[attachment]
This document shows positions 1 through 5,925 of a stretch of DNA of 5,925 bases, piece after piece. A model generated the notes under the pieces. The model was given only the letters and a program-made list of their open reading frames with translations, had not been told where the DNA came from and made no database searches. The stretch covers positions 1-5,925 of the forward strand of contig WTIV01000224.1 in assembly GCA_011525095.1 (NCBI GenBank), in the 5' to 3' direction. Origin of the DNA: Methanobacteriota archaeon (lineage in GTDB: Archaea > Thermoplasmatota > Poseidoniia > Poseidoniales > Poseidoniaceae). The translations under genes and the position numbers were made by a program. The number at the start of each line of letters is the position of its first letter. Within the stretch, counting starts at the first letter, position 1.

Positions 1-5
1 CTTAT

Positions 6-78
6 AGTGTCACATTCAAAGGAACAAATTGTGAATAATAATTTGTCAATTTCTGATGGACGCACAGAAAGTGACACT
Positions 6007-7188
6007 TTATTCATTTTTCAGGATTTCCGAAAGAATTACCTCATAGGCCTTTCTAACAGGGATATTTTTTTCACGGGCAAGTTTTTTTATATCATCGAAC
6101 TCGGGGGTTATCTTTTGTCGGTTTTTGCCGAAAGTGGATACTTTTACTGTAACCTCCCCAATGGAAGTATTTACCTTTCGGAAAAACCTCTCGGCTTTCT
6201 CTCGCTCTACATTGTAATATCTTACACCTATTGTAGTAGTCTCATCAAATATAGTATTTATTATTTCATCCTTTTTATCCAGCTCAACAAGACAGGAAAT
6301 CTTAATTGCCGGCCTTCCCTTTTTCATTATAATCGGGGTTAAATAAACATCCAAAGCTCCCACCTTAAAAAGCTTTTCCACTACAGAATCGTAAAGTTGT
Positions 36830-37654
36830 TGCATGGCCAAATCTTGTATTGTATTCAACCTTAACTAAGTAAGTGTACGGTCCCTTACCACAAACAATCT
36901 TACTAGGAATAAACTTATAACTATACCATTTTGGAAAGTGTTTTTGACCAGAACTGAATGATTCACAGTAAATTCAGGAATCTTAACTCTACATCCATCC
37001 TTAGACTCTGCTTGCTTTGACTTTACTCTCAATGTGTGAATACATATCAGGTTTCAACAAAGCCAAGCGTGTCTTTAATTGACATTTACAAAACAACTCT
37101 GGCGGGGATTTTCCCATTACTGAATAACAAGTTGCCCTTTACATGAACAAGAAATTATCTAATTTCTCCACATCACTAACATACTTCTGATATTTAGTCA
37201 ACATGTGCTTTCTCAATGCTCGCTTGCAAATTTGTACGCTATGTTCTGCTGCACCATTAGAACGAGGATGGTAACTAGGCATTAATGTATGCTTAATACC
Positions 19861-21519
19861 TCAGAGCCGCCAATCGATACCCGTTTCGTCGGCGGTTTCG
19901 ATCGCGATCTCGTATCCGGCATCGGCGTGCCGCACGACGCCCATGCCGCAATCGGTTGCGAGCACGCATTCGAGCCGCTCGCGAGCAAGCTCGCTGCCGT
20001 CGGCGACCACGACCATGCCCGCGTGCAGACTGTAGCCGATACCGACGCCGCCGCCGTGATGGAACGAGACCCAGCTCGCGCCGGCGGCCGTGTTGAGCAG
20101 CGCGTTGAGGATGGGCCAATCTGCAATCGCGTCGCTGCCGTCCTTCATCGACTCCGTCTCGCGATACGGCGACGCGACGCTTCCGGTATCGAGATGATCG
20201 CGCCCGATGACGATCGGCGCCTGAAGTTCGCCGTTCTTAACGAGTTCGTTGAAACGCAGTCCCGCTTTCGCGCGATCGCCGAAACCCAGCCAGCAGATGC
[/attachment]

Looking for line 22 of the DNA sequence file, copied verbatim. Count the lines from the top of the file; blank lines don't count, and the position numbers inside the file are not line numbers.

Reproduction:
20201 CGCCCGATGACGATCGGCGCCTGAAGTTCGCCGTTCTTAACGAGTTCGTTGAAACGCAGTCCCGCTTTCGCGCGATCGCCGAAACCCAGCCAGCAGATGC